The History of Junior Achievement of Eastern Iowa
In 1919, Junior Achievement was founded as a collection of after-school business clubs for high school students in Springfield, Massachusetts. The consensus was that Junior Achievement was right for the times.
On July 1, 2005, the time was right to make a significant change and integrate Junior Achievement of East Central Iowa, Inc. and Junior Achievement of Black Hawk Land, Inc. This exciting integration created region-wide synergy resulting in efficient program delivery to more students, expanded fundraising, board and staff development opportunities and overall growth.
The History of Junior Achievement in the Cedar Rapids Area
In the early 1970's in a back-room meeting at the Elks club, the destiny of Junior Achievement in Cedar Rapids, Iowa hung in the balance. Wayne Engle, a local businessman was asked to join three Junior Achievement board members for lunch to discuss the program. Junior Achievement was at a turning point and there was serious consideration given to shutting the program down and starting it up again in a few years. Engle felt that if it were shut down, the likelihood of a future start up was bleak.
His experience in business and community involvement earned him the respect of the Junior Achievement board members and after much discussion it was decided that Engle would serve as chairman. The program would be continued for one year and then re-evaluated. Over time, Engle and other board members such as Bob Verhille, Al Williams, Dave Hughes, Scott Olson and many more set the footings for what Junior Achievement in the Cedar Rapids Area is today!
The History of Junior Achievement in the Cedar Valley Area
In the 1970's, John Deere was active with Junior Achievement at all of its plant locations, especially the headquarters in Moline, IL. When executives discovered the Cedar Valley was the only metro area of more than 100,000 people in the country without a Junior Achievement program, they decided to do something about it.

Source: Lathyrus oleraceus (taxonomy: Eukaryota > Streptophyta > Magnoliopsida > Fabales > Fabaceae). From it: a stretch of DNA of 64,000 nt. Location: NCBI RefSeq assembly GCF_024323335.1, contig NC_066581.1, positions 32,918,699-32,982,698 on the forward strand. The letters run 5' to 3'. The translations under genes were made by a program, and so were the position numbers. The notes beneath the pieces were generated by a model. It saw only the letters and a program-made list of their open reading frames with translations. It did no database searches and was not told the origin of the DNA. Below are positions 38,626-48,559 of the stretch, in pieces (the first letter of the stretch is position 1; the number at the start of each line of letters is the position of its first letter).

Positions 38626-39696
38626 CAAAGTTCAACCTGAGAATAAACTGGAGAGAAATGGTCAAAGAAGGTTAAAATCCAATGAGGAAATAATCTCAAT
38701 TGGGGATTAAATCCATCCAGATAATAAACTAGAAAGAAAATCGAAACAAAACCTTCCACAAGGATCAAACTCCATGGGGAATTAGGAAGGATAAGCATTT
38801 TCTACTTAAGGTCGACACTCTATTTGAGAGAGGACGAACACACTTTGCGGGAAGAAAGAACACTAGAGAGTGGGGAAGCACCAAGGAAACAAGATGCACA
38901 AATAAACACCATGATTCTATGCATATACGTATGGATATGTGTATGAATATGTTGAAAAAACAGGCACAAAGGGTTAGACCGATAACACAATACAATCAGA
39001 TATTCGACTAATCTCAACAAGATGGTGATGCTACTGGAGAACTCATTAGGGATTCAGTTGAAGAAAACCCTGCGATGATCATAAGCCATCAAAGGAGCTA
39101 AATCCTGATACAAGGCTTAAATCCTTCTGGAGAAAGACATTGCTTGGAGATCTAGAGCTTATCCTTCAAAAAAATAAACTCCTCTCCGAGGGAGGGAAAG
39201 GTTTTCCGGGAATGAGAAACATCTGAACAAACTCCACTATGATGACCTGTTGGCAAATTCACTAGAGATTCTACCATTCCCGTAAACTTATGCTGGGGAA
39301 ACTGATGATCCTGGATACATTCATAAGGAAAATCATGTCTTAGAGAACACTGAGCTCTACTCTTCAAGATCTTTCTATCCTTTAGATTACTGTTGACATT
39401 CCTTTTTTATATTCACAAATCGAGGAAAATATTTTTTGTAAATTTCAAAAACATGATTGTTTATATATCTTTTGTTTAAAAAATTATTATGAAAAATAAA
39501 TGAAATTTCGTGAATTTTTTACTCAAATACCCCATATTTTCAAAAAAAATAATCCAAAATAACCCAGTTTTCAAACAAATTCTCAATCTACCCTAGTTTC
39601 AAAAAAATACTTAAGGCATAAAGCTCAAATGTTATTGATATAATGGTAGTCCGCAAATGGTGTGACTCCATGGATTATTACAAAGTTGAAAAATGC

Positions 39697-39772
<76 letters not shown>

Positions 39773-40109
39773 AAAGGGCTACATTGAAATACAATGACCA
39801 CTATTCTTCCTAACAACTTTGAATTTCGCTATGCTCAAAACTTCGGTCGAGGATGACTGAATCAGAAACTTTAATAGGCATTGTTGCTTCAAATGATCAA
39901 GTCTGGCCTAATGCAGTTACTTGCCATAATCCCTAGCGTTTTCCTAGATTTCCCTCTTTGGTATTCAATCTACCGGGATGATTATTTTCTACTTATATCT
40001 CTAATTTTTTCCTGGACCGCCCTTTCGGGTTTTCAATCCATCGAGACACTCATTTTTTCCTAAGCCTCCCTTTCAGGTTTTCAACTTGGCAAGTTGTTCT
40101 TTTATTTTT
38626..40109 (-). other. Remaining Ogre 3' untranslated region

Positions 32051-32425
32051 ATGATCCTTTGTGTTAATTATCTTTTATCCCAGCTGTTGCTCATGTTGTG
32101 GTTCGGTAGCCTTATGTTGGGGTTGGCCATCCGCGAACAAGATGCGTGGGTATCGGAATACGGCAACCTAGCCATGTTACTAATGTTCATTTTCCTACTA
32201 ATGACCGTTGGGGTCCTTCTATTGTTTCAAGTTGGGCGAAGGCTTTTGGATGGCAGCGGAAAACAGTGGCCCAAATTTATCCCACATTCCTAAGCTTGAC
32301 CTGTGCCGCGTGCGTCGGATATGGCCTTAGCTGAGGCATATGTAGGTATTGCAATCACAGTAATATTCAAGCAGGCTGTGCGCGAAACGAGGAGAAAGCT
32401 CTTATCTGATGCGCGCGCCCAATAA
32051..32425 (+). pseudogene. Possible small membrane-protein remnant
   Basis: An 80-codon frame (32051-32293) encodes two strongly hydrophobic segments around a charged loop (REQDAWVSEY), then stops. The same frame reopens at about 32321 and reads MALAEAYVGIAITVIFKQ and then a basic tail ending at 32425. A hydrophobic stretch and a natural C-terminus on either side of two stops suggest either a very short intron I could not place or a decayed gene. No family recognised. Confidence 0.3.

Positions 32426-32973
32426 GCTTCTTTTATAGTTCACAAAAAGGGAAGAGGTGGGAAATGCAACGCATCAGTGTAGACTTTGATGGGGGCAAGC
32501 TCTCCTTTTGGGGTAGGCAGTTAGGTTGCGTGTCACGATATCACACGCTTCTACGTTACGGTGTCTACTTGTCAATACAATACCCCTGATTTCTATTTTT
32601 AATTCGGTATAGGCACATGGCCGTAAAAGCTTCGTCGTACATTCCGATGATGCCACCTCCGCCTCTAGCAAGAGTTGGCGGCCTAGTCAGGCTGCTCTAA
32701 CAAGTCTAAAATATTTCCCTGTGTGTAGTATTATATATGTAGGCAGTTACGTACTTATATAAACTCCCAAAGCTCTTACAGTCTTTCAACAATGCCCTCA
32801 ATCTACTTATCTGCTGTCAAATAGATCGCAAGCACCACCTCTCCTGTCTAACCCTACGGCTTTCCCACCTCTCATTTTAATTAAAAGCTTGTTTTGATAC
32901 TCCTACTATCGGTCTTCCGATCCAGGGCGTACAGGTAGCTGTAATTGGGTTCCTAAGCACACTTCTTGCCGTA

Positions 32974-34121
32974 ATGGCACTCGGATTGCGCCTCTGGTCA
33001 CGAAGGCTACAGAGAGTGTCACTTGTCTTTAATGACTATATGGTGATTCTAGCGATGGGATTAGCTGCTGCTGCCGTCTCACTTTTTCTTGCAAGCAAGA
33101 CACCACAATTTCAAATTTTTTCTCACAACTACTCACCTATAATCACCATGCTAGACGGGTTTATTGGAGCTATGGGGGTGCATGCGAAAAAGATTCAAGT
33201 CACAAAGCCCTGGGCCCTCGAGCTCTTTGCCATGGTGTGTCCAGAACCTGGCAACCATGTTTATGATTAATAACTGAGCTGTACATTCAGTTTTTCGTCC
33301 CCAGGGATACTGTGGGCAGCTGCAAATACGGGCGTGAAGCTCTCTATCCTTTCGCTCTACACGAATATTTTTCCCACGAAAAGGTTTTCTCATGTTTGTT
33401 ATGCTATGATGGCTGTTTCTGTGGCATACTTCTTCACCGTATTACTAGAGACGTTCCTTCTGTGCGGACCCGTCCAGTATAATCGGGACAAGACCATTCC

Harold Brock worked for John Deere at the time, and was a member of the original Board of Directors. "Bob Giertz called together 100 of the business leaders in the community and presented the case for Junior Achievement," Brock explained. "We needed to raise $30,000 to start a Junior Achievement program, and knew it would not work without everyone's support."
With the support of the business community, Junior Achievement began as an after school program for high school students. Students would gather at the Black's building to form a company under the guidance of their volunteer business advisor.
Junior Achievement has changed a great deal over the years and the numbers of students served continues to increase each year. In 2008, Junior Achievement celebrated the 35th anniversary of serving students in the Cedar Valley and has steadily increased the number of students being educated on work readiness, entrepreneurship, and financial literacy over the years! Currently, the Cedar Valley Area office is located in the Philanthropy Center of the US Bank Building, on 425 Cedar Street, Suite 320 in Waterloo.